Michael Yeung named new Hong Kong Catholic leader as John Tong retires
Bishop Tong says his successor is better than him in every way
Coadjutor bishop Michael Yeung Ming-cheung will become the new head of the Catholic diocese in Hong Kong after Pope Francis approved the retirement of Cardinal John Tong Hon a day after he turned 78.
Asked to comment on his retirement outside his office in Central on Tuesday morning, Tong said: “I am just very grateful. As Christians, priests or bishops, we always have to be grateful.”
The cardinal also said he had “full confidence” in Yeung and added: “He is better than me in every way ... I am sure he will do better and better.”
Asked if he was worried about political turmoil in Hong Kong, Tong said: “Whether it’s in turmoil depends on how you see it. Everything is a challenge, and challenges help us to step forward.”
“I am not worried because we have the Lord above and the people below. Our city also has a good history and the support of our motherland,” Tong added.
The new bishop will attend a press conference on Wednesday afternoon. He will officiate at a eucharistic celebration on Saturday to mark the commencement of his ministry, followed by a cocktail reception with community leaders on Monday.
Yeung had been expected to succeed Tong, who has passed the retirement age of 75 and whose term will expire this year.
Born in Shanghai in 1945, Yeung has been auxiliary bishop of Hong Kong since 2014. He was ordained as a Hong Kong priest in 1978.
In November, Pope Francis appointed Yeung coadjutor bishop of the diocese. His role is to help the bishop run the diocese.
Progressive Lawyers Group convener Kevin Yam Kin-fung, who is Catholic, used his Facebook page to urge his friends to pray for Yeung.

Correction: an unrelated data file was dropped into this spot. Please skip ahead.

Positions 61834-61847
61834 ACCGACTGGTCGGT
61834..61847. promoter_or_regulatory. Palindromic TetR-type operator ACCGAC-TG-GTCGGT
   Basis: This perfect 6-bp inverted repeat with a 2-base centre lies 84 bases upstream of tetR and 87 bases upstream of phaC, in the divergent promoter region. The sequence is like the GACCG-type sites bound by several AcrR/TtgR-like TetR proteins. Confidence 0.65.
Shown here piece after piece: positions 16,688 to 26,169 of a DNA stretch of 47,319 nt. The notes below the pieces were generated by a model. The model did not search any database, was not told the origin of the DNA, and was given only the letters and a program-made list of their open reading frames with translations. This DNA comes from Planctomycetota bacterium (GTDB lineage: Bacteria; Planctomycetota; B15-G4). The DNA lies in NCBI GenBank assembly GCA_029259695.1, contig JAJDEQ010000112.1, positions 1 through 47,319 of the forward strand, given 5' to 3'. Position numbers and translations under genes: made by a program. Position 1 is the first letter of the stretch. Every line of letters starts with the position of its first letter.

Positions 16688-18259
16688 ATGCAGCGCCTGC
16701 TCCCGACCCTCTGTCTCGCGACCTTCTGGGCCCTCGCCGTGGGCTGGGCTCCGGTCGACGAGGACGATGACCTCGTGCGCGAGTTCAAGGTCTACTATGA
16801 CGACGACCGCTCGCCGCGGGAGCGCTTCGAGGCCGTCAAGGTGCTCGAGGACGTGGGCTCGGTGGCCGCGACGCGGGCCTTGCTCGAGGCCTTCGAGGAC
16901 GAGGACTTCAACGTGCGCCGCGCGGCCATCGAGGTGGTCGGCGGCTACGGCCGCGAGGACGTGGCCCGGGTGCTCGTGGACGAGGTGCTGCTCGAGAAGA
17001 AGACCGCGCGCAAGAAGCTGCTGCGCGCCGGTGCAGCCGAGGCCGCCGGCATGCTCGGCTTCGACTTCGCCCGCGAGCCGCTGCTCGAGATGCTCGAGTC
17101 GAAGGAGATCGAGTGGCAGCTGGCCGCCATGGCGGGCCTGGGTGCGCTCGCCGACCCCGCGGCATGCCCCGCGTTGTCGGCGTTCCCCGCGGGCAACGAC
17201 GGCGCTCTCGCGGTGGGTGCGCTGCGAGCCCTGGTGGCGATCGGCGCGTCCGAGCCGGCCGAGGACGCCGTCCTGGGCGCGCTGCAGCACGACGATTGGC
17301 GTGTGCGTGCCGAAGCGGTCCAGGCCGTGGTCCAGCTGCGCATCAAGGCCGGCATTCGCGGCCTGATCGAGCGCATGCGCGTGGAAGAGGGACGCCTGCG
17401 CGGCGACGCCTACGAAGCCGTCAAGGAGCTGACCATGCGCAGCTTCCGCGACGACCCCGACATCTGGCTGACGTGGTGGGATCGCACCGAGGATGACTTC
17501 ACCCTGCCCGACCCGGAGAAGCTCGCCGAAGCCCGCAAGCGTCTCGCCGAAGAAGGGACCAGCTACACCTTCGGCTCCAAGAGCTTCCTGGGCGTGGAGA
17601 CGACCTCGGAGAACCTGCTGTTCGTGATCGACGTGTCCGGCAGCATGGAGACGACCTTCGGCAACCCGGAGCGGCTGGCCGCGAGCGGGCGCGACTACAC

“Yeung is a capable and clever person, but I understand that he does not have a very good relationship with priests ... so he will need our prayers as he works on people and the life of believers,” he said.
Yeung has in the past weighed in on politics and was criticised for his controversial remarks comparing homosexuality to drug addiction when Cardinal Tong appealed to his flock to consider district council candidates’ views on gay rights during elections.
Just before the pro-democracy Occupy protests of 2014, Yeung said the church would neither encourage nor stop Catholics from joining the protests, but would offer help to anyone arrested.
After the Mong Kok riot in February last year, Yeung told the Post that, rather than condemning anyone, “we are calling for calmness and a clear vision... on the causes of the clash”.
Tong was born in Hong Kong in July 1939. He was ordained a priest in 1966. Pope Benedict appointed Tong to replace Cardinal Joseph Zen Ze-kiun in 2009. He was named cardinal in 2012.
In 2010, Tong used his Christmas message to appeal for the release of jailed mainland rights activists Liu Xiaobo and Zhao Lianhai. Liu passed away last month.
Asked whether Tong had done a good job in the last eight years, Yam said: “He has done his job ... To be fair to him, he was not as outspoken as his predecessor, Cardinal Zen, but Tong has also spoken up for democracy in Hong Kong and Liu Xiaobo.”